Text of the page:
The bladderworts are insectivorous, aquatic plants. The bladders scattered among the leaves serve two purposes - to float the plant at time of flowering and to entrap minute water-animal food.
In U. vulgaris the bladders are large. They are furnished with a hinged lid, and with hairs turning inward, so as to prevent the escape of a larva which may have ventured within the mouth of the bladder. It is said that the hairs keep up a wavy motion and so create a sort of current which sucks the creature in if it ventures near these traps.
The bright yellow blossom, coming to the water's surface on a scape 1/3 foot long, has a 2-lipped corolla, like some of the figworts. The leaves are very much dissected, and when first pulled up hang stringily together. Take this unpromising plant home, place it in a basin of water, pick off the mud and slime that cling to it, and you have a beautiful botanical specimen. Slip the pressing-paper under while in the water, and dry with several thicknesses of paper.
U. subulata is a very small species. A short scape, 3 or 4 inches high, bears yellow blossoms, half a dozen or so, on hair - like pedicels. The leaves are grass-like, not dissected.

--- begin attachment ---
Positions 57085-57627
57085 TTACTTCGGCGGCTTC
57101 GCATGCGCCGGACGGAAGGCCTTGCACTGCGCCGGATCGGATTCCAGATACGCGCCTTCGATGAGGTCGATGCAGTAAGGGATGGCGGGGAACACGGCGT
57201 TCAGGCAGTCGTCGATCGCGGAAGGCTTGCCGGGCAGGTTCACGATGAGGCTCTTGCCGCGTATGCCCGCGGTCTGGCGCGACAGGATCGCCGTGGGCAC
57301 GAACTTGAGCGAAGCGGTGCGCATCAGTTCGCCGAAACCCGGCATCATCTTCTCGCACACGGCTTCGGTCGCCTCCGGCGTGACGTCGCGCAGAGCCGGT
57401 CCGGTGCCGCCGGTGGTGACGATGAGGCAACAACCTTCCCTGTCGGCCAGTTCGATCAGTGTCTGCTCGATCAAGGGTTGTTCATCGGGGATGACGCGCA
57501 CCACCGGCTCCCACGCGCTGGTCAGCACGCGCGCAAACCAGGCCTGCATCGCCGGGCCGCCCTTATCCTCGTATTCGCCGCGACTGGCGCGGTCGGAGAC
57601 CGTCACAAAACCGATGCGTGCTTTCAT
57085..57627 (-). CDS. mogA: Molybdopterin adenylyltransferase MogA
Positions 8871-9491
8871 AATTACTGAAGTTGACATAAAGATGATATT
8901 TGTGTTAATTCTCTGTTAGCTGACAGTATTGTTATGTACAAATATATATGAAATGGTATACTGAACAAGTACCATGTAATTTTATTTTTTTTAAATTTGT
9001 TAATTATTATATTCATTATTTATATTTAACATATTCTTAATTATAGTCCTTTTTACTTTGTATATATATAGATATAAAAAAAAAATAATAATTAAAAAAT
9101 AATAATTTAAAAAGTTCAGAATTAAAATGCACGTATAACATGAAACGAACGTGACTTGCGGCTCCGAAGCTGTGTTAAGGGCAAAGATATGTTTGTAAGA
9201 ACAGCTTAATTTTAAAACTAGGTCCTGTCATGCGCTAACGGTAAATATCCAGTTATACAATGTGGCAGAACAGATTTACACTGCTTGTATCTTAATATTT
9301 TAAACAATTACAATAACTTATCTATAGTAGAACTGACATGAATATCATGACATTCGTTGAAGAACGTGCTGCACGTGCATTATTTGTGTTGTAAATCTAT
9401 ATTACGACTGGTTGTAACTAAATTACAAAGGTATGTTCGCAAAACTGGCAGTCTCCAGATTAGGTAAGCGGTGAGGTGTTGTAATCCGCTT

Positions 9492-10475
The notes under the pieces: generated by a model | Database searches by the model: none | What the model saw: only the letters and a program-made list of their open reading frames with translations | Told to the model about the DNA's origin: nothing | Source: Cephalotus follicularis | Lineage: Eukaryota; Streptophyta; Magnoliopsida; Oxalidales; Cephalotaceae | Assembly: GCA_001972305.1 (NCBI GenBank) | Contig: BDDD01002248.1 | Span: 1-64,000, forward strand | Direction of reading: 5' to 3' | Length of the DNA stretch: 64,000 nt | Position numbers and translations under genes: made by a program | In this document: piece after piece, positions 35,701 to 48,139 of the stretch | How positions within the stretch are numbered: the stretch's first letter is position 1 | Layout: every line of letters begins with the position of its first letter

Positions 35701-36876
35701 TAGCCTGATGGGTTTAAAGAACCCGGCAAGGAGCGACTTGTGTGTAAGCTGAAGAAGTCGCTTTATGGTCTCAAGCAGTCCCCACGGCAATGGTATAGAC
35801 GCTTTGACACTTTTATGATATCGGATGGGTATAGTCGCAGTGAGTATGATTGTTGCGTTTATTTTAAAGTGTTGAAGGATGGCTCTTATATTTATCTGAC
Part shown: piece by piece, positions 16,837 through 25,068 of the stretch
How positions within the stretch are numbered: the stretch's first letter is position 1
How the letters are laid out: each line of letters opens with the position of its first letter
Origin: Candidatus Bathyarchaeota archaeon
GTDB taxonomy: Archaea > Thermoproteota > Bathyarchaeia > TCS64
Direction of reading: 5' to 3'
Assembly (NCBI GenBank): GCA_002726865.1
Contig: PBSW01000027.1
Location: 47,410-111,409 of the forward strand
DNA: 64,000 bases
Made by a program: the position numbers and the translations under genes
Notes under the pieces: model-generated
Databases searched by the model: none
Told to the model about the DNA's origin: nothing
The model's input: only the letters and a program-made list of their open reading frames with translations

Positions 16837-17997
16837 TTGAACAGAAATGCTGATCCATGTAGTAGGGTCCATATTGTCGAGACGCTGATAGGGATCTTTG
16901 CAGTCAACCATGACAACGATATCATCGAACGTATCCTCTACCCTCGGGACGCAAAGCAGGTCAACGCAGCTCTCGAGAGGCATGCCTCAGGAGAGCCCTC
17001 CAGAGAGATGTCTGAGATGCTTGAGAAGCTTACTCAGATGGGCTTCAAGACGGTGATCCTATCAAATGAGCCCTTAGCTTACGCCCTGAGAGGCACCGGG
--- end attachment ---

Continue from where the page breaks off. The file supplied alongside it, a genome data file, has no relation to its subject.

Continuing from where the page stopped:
U. inflkta. - In this species the otherwise naked flower-stalk bears, about the middle, a whorl of 5 to 9 leaves whose petioles are swollen and bladder-like, tipped with finely dissected leaf-blades, 1 to 2 inches long. These are very strange looking leaves, but the swollen petioles, with bladders plentifully interspersed, make the plant float freely and bring the flowers to the top. Lower leaves finely dissected, bearing small bladders. Upper lip of corolla large, helmet - shaped. Flowers, 3 to 10, in irregular racemes at ends of branches. July to September.
In ponds, coves, and still water from Maine to Texas, near the coast. I have found this bright - flowered species in Greenwood Lake, New Jersey, near the shore, its yellow flowers dotting the surface of the water.